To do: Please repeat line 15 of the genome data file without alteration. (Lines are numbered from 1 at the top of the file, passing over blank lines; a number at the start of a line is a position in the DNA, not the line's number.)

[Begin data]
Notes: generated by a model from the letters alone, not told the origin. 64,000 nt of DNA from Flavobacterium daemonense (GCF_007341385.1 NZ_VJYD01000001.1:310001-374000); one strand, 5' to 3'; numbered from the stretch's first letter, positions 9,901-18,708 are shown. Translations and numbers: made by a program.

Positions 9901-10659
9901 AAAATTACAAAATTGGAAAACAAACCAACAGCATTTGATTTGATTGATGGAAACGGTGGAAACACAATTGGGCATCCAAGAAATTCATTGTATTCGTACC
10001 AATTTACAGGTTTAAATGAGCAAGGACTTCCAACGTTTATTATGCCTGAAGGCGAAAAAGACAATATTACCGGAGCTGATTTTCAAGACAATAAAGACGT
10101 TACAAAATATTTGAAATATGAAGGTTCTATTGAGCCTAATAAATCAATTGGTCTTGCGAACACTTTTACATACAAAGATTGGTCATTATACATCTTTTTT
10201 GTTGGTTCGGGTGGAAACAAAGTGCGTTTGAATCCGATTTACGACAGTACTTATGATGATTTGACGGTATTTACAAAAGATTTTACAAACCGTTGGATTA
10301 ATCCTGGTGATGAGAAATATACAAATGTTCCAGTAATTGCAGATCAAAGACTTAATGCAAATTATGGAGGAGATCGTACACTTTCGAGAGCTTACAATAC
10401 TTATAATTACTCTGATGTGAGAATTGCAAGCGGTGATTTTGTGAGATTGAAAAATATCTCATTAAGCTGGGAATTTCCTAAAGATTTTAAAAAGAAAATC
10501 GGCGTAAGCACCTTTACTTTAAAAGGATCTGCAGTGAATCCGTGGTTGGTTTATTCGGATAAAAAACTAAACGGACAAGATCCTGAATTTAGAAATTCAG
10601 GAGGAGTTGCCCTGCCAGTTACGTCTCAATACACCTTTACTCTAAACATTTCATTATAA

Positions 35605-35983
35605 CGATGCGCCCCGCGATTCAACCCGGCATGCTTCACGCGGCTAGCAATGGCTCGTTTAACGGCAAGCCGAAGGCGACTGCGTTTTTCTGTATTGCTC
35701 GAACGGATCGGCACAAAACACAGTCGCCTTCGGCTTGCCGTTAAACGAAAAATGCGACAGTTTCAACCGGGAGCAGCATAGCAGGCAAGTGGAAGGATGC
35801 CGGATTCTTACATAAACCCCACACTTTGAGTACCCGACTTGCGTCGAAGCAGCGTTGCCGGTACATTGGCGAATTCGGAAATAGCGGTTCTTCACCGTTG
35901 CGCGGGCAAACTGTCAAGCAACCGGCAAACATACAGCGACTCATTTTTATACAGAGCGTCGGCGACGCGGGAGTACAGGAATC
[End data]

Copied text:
35901 CGCGGGCAAACTGTCAAGCAACCGGCAAACATACAGCGACTCATTTTTATACAGAGCGTCGGCGACGCGGGAGTACAGGAATC